[The constant companion of sanctity is temptation]
We read in the biography of Anna Catherina Emmerich, the hysterical German nun (1774-1824) who received the stigmata, the following account of her heart trouble:
“When only in her novitiate, she received as a Christmas gift from Christ a very painful heart trouble, which lasted for the whole period of her ordained life. But God showed her inwardly its purpose: it was to atone for the decay of the spirit of the Order, and especially for the sins of her fellow sisters.
But what made this trouble most painful to her was the gift which she had possessed from youth, of seeing with her mind’s eye the inner nature of man as he really was. She felt the heart trouble physically, as if her heart were continually pierced by arrows. These arrows-and for her this was a far worse spiritual torment-she recognized as the thoughts, schemings, secret gossipings, misunderstandings, and the uncharitable slanders with which her fellow sisters, wholly without reason and conscience, plotted against her and her God fearing way of life.”
It is difficult to be a saint, because even a patient and long suffering nature will not readily endure such a high degree of differentiation and defends itself in its own way. The constant companion of sanctity is temptation, without which no true saint can live. We know that these temptations can pass off in the form of symptoms. We know, too, that Herz traditionally rhymes with Schmerz.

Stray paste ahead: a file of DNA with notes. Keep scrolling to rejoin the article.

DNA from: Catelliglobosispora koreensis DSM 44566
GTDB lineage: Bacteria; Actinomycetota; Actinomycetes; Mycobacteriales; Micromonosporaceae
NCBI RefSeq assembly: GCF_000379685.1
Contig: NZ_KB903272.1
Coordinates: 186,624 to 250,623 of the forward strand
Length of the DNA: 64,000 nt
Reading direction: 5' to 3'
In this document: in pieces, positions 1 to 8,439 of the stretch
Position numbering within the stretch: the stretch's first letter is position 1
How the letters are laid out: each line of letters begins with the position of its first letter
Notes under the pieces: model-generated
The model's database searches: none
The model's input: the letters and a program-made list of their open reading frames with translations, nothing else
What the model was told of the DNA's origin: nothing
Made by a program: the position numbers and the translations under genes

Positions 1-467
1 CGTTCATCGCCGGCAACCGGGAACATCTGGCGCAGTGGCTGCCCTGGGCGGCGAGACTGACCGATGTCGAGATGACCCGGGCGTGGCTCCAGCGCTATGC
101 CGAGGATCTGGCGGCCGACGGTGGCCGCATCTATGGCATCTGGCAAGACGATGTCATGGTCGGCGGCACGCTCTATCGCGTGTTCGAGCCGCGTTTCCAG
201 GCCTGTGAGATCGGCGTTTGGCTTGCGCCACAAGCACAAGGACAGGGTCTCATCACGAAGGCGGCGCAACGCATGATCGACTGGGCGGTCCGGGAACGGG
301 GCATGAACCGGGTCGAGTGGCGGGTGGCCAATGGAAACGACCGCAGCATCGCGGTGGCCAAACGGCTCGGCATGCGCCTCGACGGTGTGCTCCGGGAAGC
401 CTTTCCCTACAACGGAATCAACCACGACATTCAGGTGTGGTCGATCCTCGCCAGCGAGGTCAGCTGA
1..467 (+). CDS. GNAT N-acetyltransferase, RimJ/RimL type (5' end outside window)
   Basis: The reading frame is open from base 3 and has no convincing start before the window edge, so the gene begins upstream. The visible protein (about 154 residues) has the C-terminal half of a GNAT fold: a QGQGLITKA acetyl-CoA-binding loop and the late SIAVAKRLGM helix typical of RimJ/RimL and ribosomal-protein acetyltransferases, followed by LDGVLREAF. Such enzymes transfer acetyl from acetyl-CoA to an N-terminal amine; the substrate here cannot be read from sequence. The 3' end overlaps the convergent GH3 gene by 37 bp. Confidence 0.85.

It is a well-known fact that hysterics substitute a physical pain for a psychic pain which is not felt because repressed. Catherina Emmerich’s biographer has understood this more or less correctly, but her own interpretation of the pain is based, as usual, on a projection: it is always the others who secretly say all sorts of wicked things about her, and this is the cause of her pains. The facts of the matter are rather different: the renunciation of all life’s joys, this fading before the flower, is always painful, and especially painful are the unfulfilled desires and the attempts of nature to break through the barrier of repression, without which no such differentiation would be possible.
The gossip and sarcastic gibes of the sisters very naturally pick on these painful things, so that it must seem to the saint as if her difficulties came from here. She could hardly know that gossip is very apt to take over the role of the unconscious, and, like a skilled adversary, always aims at the chinks in our armor of which we know nothing. ~ Carl Jung, Symbols of Transformation, The Battle for Deliverance from the Mother, Pages 286-287, Paragraphs 435-436.